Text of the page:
Location

Portland State University

Start Date

4-5-2016 1:30 PM

End Date

4-5-2016 3:00 PM

Subjects

Rome -- History, Rome -- Social life and customs

Description

This paper argues for a profound link between gendered stereotypes and geography in the Graeco-Roman imagination focusing on the early Roman Empire. Hitherto, this link has been mentioned, sometimes assumed, and almost never treated as a venture worthy or deeper study or unifying themes, apart from questions of “proto-racism.” Notwithstanding, the links can be drawn comparing how the peoples living in different parts of the empire are described and how stereotypes of gender also appear in historical and literary texts. By careful examination (including cross-examination) of Strabo, Tacitus, Livy, Julius Caesar, and others, I seek the argue for a strong East/West, North/South divide in Roman minds and for a paradoxical self-view by the Italic Romans and that these cardinal directions were often imbued with gendered conceptions of manliness and effeminacy, softness and ruggedness, as well as tameness, and warlike tendencies.

Description

Faculty advisor: Brian Turner

Persistent Identifier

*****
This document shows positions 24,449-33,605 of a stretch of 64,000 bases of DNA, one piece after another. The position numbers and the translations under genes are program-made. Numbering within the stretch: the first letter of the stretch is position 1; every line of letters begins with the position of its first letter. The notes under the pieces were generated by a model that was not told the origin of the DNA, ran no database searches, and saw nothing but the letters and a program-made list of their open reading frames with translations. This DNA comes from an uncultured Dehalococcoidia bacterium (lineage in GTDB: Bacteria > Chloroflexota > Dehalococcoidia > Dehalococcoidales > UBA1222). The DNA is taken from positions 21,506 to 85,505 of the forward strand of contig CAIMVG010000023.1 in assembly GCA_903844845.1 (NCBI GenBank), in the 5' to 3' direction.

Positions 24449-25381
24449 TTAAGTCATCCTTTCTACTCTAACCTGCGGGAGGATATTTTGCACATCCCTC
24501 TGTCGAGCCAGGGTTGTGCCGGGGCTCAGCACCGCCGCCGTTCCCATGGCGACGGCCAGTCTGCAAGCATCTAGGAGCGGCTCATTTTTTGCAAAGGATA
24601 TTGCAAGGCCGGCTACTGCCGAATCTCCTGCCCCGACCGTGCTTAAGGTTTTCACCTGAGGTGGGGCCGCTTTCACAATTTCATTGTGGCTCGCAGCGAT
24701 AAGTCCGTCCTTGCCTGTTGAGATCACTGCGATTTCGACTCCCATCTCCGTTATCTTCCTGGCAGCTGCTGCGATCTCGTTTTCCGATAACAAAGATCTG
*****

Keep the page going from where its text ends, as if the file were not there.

http://archives.pdx.edu/ds/psu/19828

Share

COinS
 
May 4th, 1:30 PM May 4th, 3:00 PM

Geography of Gender and the Gender of Geography in the Roman Imagination

Portland State University

This paper argues for a profound link between gendered stereotypes and geography in the Graeco-Roman imagination focusing on the early Roman Empire. Hitherto, this link has been mentioned, sometimes assumed, and almost never treated as a venture worthy or deeper study or unifying themes, apart from questions of “proto-racism.” Notwithstanding, the links can be drawn comparing how the peoples living in different parts of the empire are described and how stereotypes of gender also appear in historical and literary texts. By careful examination (including cross-examination) of Strabo, Tacitus, Livy, Julius Caesar, and others, I seek the argue for a strong East/West, North/South divide in Roman minds and for a paradoxical self-view by the Italic Romans and that these cardinal directions were often imbued with gendered conceptions of manliness and effeminacy, softness and ruggedness, as well as tameness, and warlike tendencies.